But for the winners of the AstraZeneca primary science-teaching awards, household items play a vital role in making science accessible.
So when Rachel Ingles wanted to teach Year 1s at The Discovery School in Kent about the dissolving process, she mixed water with crystals to create a jelly-like substance.
And during a lesson about forces, she used a Mission: Impossible-style video to ask her pupils to create an environmentally friendly rocket using lemonade bottles and sand.
"Lots of children think science is a stuffy subject," she said. "They don't realise it is a part of everyday life. So I want to make it as hands-on as possible."
Lemonade also played a key role in Lisa Wood's classroom. The Year 1 teacher at Monega Primary in east London received her award for lessons in which she invited pupils to mix solids and liquids. When salt is mixed with lemonade, for example, it fizzes uncontrollably. And when raisins are dropped into lemonade, they "dance".
Another winner, Deborah Myers, head of juniors at La Sagesse school, in Newcastle-upon-Tyne, planted a Roman garden and used it to show pupils how mint can be used as a breath-freshener, which led on to discussion about herbal medicine.
She also built three fairytale cottages in the playground, complete with "a witch's cauldron", which pupils use to make natural dyes from blackberries and spinach.
"If children are going to be creative thinkers, you have to have an interested adult who will allow them to explore," she said.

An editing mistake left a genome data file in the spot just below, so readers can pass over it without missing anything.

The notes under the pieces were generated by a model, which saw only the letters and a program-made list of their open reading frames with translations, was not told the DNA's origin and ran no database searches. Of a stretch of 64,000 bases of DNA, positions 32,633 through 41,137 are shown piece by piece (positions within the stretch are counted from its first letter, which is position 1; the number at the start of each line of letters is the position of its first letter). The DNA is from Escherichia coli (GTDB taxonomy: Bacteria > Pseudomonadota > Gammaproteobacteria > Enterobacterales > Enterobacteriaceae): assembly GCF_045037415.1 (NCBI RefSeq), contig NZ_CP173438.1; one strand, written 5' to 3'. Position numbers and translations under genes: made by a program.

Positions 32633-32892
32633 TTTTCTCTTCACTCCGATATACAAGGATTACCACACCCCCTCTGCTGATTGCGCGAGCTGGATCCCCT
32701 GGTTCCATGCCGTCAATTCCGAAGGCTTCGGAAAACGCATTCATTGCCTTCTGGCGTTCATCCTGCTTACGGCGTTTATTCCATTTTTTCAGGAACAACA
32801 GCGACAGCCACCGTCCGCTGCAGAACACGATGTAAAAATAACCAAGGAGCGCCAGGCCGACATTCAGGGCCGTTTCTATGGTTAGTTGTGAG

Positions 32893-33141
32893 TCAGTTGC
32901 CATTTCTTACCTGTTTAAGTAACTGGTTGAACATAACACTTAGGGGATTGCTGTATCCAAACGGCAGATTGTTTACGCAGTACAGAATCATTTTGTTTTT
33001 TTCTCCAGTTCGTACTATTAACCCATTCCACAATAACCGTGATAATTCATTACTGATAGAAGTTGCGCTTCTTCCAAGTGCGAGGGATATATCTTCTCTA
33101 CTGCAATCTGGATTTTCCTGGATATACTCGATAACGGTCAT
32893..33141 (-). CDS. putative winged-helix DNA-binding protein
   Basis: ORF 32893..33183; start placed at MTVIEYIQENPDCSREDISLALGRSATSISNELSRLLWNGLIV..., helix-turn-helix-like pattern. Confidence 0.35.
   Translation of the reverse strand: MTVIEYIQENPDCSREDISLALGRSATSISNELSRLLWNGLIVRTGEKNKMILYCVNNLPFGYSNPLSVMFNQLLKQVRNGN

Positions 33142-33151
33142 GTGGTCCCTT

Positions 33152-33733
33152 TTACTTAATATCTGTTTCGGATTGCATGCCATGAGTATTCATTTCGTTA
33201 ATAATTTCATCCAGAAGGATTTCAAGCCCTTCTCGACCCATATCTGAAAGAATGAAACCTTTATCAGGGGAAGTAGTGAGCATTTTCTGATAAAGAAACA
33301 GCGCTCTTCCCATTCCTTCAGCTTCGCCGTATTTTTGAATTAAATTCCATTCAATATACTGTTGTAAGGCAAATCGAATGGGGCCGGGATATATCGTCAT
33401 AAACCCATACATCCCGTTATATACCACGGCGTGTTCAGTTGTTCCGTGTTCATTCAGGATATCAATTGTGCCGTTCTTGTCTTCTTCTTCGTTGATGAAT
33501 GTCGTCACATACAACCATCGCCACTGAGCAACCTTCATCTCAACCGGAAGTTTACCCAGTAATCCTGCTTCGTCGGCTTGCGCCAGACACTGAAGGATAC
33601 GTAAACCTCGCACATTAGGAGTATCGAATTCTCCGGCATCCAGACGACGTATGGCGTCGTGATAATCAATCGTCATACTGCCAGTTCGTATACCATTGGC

The six winners, who include Daniel Hawkins of Drayton Primary in north London, Lisa Meek of Leigham Primary in Devon, and Robbie Taylor of Simpson's Primary in West Lothian, will be presented with their awards tomorrow at the Association for Science Education conference in Liverpool.
Give it pizzazz
Huge fountains of fizzy drinks will entertain delegates at the annual conference of the Association for Science Education today.
At 11.30am, Barnet local authority education officials were set to give a choreographed show featuring 100 bottles of diet cola, made into fountains with the aid of soft mints.
Nice and gross
The science of "grossology" will provide an entertaining hour for teachers looking for inspiration.
At 2pm tomorrow, Dr Tony Liversedge from Edge Hill University will broach the subjects of burping, popping blisters, picking scabs and excavating earwax and bogeys.
"This is your chance to find out more about these horrible things that your body produces," he promises.